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Preliminary Results

The project's implementation phase ended and its evaluation phase began in mid-2002. According to the project's latest National Evaluation Quarterly Report Card, the average number of seclusion incidents has dropped by more than half. Two sites eliminated their seclusion rooms altogether.

young man in crisis

The data on restraint use reveal more mixed results. The one site that submitted data on the use of mechanical restraints—devices that reduce or restrict an individual's ability to move his or her arms, legs, or head freely—showed dramatic improvement, with incidents falling from 25 per 1,000 patient days to just under 4. The use of physical restraints—the application of physical force by one or more people to reduce or restrict an individual's ability to move—rose slightly. However, a closer look at the data reveals that one site's consistently higher incident rate is skewing the numbers. And while the use of restraint is up overall, Dr. Fulmore notes that all of the non-medical, community-based sites have reduced its use.

Similarly, the overall number of injuries and rate of injuries per incident are going up for both children and staff members. Again, one site has a disproportionate number of injuries, accounting for almost half of the reported injuries to children and almost 70 percent of injuries to staff.

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Behind the Numbers

The Coordinating Center collected valuable data that help explain what's going on behind the numbers. For example, data reveal what kinds of events tend to precipitate interventions. Of the events reported, 60 percent were child-on-staff assaults; 25 percent were property damage; and 22 percent were child-on-child assaults.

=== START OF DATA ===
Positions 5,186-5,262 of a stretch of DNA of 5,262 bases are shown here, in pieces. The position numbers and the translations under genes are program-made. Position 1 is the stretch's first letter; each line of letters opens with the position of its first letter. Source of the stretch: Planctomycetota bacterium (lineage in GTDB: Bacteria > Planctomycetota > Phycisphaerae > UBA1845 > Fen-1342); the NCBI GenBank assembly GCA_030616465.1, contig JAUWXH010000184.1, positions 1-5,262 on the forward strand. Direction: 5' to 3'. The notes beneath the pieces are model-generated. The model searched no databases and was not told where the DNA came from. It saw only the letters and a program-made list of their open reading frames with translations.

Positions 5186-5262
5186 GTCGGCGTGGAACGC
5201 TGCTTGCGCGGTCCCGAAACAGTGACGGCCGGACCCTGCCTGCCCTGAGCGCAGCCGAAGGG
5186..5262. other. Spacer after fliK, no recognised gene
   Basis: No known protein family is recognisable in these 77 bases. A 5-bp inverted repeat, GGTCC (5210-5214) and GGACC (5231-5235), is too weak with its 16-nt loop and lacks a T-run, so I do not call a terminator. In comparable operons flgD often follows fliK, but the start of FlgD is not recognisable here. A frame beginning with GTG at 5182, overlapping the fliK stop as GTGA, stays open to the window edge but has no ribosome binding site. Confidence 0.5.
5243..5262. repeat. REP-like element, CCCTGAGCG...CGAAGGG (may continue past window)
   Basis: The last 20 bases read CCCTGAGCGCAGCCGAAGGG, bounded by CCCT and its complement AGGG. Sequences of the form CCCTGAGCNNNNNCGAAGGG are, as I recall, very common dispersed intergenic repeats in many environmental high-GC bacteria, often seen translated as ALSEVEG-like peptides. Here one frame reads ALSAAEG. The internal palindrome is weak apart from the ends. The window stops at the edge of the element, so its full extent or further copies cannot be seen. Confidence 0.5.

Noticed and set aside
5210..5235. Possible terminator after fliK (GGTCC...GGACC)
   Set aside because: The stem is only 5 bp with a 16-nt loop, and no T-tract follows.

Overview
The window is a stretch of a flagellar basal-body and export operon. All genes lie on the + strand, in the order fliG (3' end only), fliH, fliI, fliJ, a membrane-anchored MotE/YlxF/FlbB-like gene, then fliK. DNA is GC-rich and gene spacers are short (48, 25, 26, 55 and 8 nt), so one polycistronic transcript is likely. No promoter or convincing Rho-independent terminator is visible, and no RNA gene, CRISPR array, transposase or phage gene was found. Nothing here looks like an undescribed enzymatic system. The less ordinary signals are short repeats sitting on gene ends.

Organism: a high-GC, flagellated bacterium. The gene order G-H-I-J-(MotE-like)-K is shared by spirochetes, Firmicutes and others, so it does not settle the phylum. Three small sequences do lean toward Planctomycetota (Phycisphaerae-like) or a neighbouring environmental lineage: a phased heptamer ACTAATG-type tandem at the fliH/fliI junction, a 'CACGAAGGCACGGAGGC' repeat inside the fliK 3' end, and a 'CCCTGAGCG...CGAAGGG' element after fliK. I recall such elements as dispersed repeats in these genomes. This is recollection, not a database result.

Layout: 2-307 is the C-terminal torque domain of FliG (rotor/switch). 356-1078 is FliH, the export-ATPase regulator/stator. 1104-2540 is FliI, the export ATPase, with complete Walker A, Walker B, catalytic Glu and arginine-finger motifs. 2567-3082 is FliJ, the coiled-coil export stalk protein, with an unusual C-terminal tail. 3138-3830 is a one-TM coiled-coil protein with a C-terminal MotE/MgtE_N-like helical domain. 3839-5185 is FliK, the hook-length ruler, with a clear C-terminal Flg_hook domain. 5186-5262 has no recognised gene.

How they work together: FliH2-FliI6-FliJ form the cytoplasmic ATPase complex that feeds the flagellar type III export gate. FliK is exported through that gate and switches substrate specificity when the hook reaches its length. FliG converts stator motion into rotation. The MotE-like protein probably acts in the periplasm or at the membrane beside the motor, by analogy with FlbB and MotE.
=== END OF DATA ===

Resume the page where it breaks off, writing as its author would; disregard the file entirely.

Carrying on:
Several sites tracking non-physical interventions indicate that nearly 37 percent of incidents requiring intervention were de-escalated successfully. The most frequently used strategies employed to de-escalate crises were redirecting the child's attention, using time-outs, and encouraging the child to use self-calming techniques.


Focusing on crisis prevention, the training program teaches all staff members skills such as how to de-escalate crises verbally and resolve conflicts.

To help sustain the project's gains even after the grant ends, the Federation of Families for Children's Mental Health recently provided advocacy training to nine family members from three of the sites. The goal was to help them understand the value and possibilities for family involvement in the project, identify roles for themselves at their sites, and support them in their efforts to get families involved.

"Research shows us change is possible," said Dr. Fulmore. "Now we're looking to see what factors can help us really sustain those changes. End of Article

« See Part 1: SAMHSA Helps Reduce Seclusion and Restraint at Facilities for Youth

See Also Related Material—Demonstration Sites »

See Also Related Material—Resources »

See Also—Next Article »

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Inside This Issue

SAMHSA Helps Reduce Seclusion and Restraint at Facilities for Youth
  •  
  • Part 1
  •  
  • Part 2
    Related Content:  
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  • Demonstration Sites
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  • Resources

    Acculturation Increases Risk for Substance Use by Foreign-Born Youth
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  • Past-Month Substance Use Among Foreign-Born Youth Age 12 to 17 vs. U.S.-Born Youth

    Ready for HIPAA? SAMHSA Can Help
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  • HIPAA Compliance Resources

    SAMHSA Simplifies, Clarifies Grants Process
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  • Discretionary Grant Categories

    In Brief…
  •  
  • Events
  •  
  • Publications

    SAMHSA Offers New Resource for Helping Homeless Persons with Mental Disorders

    Report Cites Reasons for Not Receiving Substance Abuse Treatment

    SAMHSA "Short Reports" on Statistics

    SAMHSA News

    SAMHSA News - January/February 2004, Volume 12, Number 1